This piece originally appeared in the Detroit Free Press
The so-called “fiscal cliff” of legislated spending reductions and expiring tax cuts scheduled for 2013 is dominating headlines, debates and Washington gamesmanship.
If the scheduled spending cuts and expiring tax cuts fully take effect in 2013, the reduction in government and household spending is projected to push the economy into an austerity-induced recession, as the United Kingdom has experienced.
FULL ANALYSIS FROM EPI: Budget battles in the lame duck and beyond
Fundamentally, the fiscal cliff exposes that big budget deficits and rising public debt have been sustaining the economic recovery, and the pace of deficit reduction must now be slowed to keep the economy growing.
Focusing resolution of the fiscal cliff on sustaining economic recovery and job creation is especially important in regions of the country that have been hit particularly hard by the Great Recession. The huge shortfall in demand following the housing bubble’s collapse has left a gap of roughly 9 million jobs needed to restore full employment.
Even though the pace of job creation has recently accelerated, at the current rate, the Great Recession’s jobs crater won’t be filled until 2020, and perhaps longer in especially hard hit states such as Michigan. Clearly, more economic support is needed.
Examining the cliff through the lens of job creation, however, makes clear that “cliff” is a terrible metaphor because it implies a binary choice. It’s more accurate to think of the pending choices as an “obstacle course” because there are numerous separable options, each of which should be weighed on its budgetary cost versus its economic impact.
When talking about the “cliff,” policymakers and the media have largely focused on the expiring Bush-era tax cuts and pending automatic “sequestration” spending cuts, but these account for less than a third of the economic drag scheduled for 2013.
In reality, the expiration of the remaining fiscal stimulus—notably the payroll tax cut and emergency unemployment benefits—poses the biggest threat to growth. And the upper-income Bush-era tax cuts and estate tax cuts do the least to support job creation and most starkly fail cost-benefit analysis. Ending those tax cuts would produce $1.2 trillion in revenue over the next decade.
Because it’s not an either-or choice, my colleague Josh Bivens and I recommend a mix of policies that would boost economic growth by 1.7 percentage points and generate more than 2 million jobs in 2013 while, at the same time, reducing the 10-year budget deficit by $651 billion. To do this, we propose a balanced approach of using half the revenue from rolling back these recent tax cuts for upper-income households (earning above $250,000 annually) to finance near-term job-creation policies while using the other half as a down payment on long-term deficit reduction.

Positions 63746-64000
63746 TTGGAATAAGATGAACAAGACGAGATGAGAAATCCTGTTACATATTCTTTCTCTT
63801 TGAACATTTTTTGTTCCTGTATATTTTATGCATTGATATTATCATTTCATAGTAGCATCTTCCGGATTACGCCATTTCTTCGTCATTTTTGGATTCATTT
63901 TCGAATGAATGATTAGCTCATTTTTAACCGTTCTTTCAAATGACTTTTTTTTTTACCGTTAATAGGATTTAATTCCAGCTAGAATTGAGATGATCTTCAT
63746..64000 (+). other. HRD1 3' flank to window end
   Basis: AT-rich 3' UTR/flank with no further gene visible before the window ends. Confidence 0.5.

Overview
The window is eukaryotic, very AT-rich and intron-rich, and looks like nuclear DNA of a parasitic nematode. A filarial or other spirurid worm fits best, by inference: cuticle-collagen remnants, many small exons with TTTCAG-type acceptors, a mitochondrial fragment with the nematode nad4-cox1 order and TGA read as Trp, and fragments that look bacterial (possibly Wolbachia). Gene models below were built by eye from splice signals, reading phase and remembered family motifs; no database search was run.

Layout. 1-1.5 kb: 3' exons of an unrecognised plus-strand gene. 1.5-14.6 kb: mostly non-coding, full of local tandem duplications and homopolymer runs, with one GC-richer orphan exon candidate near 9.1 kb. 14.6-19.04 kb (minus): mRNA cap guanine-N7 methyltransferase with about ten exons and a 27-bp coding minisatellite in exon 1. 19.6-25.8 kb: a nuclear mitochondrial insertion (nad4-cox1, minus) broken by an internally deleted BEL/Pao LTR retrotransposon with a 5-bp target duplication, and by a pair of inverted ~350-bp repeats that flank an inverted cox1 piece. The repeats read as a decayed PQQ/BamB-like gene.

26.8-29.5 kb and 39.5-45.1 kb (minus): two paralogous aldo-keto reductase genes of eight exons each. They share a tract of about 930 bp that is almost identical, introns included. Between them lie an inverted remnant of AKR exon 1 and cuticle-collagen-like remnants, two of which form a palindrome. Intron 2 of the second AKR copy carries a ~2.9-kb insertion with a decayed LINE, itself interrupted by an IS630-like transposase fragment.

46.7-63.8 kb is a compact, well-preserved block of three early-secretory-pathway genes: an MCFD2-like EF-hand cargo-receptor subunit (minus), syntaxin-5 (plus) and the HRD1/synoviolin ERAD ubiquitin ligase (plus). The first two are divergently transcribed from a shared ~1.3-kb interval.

Broadly speaking, job creation and deficit reduction are at odds in the near term.
It makes sense to increase near-term budget deficits to prioritize jobs, whereas it only makes sense to shrink budget deficits later in the decade if the economy is much stronger. A rapid return to full employment and sustained economic recovery should be the highest priority—one that should not be conditional on negotiating a bipartisan deficit reduction “grand bargain”—but we assume any stimulus will be pared with longer-term deficit reduction in a nod to political likelihood.
The $600 billion in near-term economic support should finance emergency unemployment insurance benefits, aid to state governments, investments in surface transportation infrastructure, rehiring teachers and modernizing schools, as well as a temporary targeted tax rebate—all effective policies for spurring job creation. Critically, our policies would slow the pace of deficit reduction over the next three years, thereby avoiding another “cliff” in 2014.
Our blueprint’s recommendations are weaker medicine than what is needed for a rapid return to full employment, but it would accelerate recovery while meeting the misguided political constraint that near-term economic support be paired with longer-term deficit reduction.
By thinking of these decisions as a series of choices instead of an all-or-nothing “cliff,” it’s possible to advance the agreed upon top priority of accelerating recovery by jettisoning economically ineffective measures in favor of those most supportive of jobs. Replacing the upper-income Bush tax cuts with effective job-creation measures would most effectively reorient fiscal policy to prioritize near-term job creation while improving long-term fiscal sustainability.